‘While Apollos was at Corinth, Paul took the road through the interior and arrived at Ephesus. There he found some disciples and asked them, “Did you receive the Holy Spirit when you believed?”
They answered, “No, we have not even heard that there is a Holy Spirit.”
So Paul asked, “Then what baptism did you receive?”
“John’s baptism,” they replied.
Paul said, “John’s baptism was a baptism of repentance. He told the people to believe in the one coming after him, that is, in Jesus.” On hearing this, they were baptized in the name of the Lord Jesus. When Paul placed his hands on them, the Holy Spirit came on them, and they spoke in tongues and prophesied. There were about twelve men in all.
Paul entered the synagogue and spoke boldly there for three months, arguing persuasively about the kingdom of God. But some of them became obstinate; they refused to believe and publicly maligned the Way. So Paul left them. He took the disciples with him and had discussions daily in the lecture hall of Tyrannus. This went on for two years, so that all the Jews and Greeks who lived in the province of Asia heard the word of the Lord.’
If you were to experience God for the first time, would you prefer: An out-of-the-box encounter that was so different from anything you’ve experienced before, that it left you saying “Wow!”? Or would you want that first experience to be more ordinary (not in a bad way) – the result of a longer process of asking questions, discerning, and maybe, at last, receiving a strong, unshakeable sense of God’s presence?
God is working in both ways, in our passage from Acts 19. First, Paul lays hands on the twelve members of the John the Baptist crew, and they speak in tongues and prophesy – the Holy Spirit arrives in power! Next, in the Synagogue, Paul speaks, argues persuasively, and spends a lot of time going back and forth with his interlocutors. And then things move to the hall of Tyrannus, for more discussion – more back and forth – for two years!
Both ways of experiencing God for the first time, have their benefits: If it’s a powerful encounter, then you usually have a great story (a “testimony”) to share. If your first encounter is the fruit of a season of debate and discussion, then you can look back and see – in all that wrestling – God’s hand. God often gives these two, different kinds of experiences to fit the people who receive them: If you’re into big experiences, God often comes at you in that way; if you’re a thinker, debater, internal processor, God may come to you in that journey of discussion and reflection.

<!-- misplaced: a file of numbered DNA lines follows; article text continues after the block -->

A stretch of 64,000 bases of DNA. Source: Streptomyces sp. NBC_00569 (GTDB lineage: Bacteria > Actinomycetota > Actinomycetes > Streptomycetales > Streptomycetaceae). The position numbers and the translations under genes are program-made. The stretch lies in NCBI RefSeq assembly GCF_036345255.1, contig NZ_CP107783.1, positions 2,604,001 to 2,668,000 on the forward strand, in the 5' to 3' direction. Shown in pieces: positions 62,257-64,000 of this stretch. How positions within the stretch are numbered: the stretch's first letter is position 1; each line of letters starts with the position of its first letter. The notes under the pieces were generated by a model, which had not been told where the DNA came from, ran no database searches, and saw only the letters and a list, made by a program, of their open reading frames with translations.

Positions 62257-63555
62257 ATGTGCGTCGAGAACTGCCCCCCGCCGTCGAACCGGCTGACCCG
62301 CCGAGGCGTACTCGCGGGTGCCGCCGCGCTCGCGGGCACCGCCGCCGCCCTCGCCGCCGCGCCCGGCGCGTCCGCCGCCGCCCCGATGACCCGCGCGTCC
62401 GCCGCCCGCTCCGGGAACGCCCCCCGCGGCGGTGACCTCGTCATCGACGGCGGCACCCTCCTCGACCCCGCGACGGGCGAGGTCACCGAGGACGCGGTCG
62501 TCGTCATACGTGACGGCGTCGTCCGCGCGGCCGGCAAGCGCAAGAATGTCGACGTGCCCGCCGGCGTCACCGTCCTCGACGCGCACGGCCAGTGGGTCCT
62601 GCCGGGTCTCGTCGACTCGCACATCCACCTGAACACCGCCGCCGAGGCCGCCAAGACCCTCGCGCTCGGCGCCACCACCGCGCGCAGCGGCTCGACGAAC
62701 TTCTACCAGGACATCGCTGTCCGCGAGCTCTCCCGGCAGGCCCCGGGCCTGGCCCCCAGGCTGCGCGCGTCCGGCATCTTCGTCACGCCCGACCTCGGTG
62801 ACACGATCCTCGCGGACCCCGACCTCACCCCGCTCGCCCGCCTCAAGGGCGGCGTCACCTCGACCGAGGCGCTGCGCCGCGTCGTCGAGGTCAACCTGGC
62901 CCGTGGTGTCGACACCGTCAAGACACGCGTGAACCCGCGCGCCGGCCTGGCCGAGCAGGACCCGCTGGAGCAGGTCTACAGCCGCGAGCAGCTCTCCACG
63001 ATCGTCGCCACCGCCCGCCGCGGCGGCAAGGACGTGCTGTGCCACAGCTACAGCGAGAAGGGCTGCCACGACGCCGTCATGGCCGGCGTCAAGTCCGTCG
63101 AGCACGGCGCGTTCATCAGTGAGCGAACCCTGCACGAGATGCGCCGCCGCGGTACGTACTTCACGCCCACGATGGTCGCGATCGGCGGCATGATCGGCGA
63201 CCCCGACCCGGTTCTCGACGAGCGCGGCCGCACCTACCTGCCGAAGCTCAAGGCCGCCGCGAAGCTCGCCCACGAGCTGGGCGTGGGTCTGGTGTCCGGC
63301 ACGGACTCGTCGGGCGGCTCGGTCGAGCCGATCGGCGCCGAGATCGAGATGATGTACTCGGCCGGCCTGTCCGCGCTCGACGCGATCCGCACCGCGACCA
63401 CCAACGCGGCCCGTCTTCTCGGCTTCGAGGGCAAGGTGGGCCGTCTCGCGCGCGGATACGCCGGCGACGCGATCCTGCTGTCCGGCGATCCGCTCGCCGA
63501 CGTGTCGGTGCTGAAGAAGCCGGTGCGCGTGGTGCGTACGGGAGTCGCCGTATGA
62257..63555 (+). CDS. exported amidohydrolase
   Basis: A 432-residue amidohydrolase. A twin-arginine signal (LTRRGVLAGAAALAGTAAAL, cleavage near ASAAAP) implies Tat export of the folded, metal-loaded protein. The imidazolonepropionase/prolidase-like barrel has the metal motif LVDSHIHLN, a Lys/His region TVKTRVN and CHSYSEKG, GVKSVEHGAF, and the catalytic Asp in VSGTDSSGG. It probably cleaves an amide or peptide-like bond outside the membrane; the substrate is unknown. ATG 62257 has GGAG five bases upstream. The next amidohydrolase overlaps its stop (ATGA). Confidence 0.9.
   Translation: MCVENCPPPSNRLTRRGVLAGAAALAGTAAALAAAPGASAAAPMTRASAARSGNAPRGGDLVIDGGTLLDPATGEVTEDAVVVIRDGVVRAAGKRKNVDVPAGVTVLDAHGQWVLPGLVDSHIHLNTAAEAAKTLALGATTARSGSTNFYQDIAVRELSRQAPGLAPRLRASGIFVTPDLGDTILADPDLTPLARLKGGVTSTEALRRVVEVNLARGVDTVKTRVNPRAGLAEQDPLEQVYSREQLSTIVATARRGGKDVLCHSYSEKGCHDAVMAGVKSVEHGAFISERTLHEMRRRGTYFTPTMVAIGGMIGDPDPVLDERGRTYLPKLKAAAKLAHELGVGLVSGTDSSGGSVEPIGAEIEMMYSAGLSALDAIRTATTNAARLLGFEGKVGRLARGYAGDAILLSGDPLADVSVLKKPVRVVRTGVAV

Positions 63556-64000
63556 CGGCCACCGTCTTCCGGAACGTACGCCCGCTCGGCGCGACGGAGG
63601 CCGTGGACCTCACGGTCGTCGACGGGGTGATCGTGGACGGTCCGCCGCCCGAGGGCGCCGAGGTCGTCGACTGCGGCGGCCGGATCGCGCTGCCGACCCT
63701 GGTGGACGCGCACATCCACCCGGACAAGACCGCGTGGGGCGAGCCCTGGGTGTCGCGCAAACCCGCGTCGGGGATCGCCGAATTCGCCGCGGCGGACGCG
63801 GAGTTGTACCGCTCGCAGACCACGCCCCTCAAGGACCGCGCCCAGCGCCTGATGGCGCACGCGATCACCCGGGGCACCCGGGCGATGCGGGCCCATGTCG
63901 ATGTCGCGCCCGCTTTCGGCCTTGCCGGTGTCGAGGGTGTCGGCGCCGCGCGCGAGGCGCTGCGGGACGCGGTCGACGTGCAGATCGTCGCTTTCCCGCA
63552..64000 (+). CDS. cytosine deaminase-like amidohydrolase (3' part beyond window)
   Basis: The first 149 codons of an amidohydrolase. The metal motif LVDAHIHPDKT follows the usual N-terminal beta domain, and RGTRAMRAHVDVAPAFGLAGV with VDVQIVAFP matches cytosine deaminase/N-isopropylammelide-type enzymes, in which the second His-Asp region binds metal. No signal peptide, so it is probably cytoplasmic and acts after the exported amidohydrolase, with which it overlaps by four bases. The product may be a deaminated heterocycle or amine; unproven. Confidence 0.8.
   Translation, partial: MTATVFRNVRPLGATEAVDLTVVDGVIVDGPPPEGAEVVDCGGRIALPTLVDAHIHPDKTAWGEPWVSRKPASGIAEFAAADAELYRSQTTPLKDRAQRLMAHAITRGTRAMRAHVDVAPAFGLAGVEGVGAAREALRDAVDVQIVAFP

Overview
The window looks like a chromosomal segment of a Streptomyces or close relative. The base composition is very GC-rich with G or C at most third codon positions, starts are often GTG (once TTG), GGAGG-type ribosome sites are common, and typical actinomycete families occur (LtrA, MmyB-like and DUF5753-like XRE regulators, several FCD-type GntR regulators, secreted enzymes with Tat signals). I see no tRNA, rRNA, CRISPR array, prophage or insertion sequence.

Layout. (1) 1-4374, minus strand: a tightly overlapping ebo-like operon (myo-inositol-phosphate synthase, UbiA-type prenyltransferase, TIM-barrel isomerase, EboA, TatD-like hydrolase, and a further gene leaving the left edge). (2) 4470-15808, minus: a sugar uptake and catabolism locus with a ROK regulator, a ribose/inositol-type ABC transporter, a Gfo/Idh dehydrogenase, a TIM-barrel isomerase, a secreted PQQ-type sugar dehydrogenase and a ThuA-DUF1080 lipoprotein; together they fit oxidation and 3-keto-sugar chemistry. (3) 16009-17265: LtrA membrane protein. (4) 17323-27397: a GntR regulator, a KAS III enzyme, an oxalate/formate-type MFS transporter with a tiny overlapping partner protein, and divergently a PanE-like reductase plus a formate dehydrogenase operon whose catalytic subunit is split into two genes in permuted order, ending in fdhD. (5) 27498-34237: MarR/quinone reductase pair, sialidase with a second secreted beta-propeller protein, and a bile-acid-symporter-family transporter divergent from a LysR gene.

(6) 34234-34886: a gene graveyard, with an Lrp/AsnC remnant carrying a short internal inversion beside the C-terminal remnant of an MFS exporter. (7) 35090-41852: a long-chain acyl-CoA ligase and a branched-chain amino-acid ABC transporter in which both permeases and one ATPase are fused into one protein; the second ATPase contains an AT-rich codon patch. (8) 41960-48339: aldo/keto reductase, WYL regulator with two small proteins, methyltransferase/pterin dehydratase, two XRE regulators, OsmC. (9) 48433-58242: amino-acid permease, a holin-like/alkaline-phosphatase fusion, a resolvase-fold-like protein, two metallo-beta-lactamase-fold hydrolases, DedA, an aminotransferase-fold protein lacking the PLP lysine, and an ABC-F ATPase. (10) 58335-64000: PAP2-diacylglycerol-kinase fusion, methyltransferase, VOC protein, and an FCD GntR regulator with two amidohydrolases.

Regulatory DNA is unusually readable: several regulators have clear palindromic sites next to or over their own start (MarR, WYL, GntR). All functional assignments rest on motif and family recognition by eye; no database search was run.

Whichever kind of person you are, this is also true: It is good to seek out the kind of experience that is not most natural to you. If you are big into powerful encounters, then it’s essential to get grounded in some study, discussion, and even debate: “Always be prepared to give an answer to everyone who asks you to give the reason for the hope that you have.” (1 Peter 3:15) If you’re a person who loves the life of the mind, then what Paul says to the church at Ephesus, is also for you: “be filled with the Spirit.” (Ephesians 5:18) – in other words, seek to experience the Spirit so much that not just your mind, but your whole “you” is filled with Him.
God often meets us where we are, and sometimes even in who we are. But he also transforms us to become people who grow through being stretched by ways of knowing and learning about him that do not feel ‘natural’ to us. Wherever you are – whoever you are – when you experience Him for the first time, get ready for the next part of the journey: a deeper, stronger walk made possible in the Spirit.
Prayer: Lord, I think I know who I am – I think I know what kind of person you made me to be. But I am also ready to be stretched by you, to become stronger spiritually. Come, Holy Spirit, and begin that work in me. Amen.